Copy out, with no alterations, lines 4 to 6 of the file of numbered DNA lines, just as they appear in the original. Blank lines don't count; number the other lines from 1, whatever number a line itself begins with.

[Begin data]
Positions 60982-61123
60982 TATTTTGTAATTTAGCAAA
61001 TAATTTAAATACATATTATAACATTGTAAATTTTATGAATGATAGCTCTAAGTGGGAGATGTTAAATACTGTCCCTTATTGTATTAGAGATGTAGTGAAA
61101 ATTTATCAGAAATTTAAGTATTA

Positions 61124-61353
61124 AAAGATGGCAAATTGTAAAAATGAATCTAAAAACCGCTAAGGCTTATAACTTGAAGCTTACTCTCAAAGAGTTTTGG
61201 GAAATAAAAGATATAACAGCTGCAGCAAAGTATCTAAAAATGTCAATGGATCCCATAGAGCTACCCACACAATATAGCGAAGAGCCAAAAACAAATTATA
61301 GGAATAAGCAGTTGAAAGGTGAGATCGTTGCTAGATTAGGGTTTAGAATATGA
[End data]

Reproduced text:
61101 ATTTATCAGAAATTTAAGTATTA

Positions 61124-61353
61124 AAAGATGGCAAATTGTAAAAATGAATCTAAAAACCGCTAAGGCTTATAACTTGAAGCTTACTCTCAAAGAGTTTTGG